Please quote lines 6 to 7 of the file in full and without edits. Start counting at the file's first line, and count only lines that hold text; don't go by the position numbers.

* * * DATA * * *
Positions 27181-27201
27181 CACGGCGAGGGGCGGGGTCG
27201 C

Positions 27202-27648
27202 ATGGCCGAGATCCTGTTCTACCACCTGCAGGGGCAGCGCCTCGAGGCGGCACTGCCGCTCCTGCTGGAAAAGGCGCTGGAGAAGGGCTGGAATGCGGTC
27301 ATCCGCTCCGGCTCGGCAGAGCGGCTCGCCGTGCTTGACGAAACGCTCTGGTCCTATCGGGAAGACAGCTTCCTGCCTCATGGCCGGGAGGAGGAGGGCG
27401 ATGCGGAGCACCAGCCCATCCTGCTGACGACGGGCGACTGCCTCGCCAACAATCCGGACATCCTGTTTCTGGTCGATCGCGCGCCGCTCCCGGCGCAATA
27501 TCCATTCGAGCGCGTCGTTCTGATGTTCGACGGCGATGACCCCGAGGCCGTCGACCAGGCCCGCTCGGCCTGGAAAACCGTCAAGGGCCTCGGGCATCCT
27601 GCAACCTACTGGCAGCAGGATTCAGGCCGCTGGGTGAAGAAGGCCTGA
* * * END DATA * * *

27301 ATCCGCTCCGGCTCGGCAGAGCGGCTCGCCGTGCTTGACGAAACGCTCTGGTCCTATCGGGAAGACAGCTTCCTGCCTCATGGCCGGGAGGAGGAGGGCG
27401 ATGCGGAGCACCAGCCCATCCTGCTGACGACGGGCGACTGCCTCGCCAACAATCCGGACATCCTGTTTCTGGTCGATCGCGCGCCGCTCCCGGCGCAATA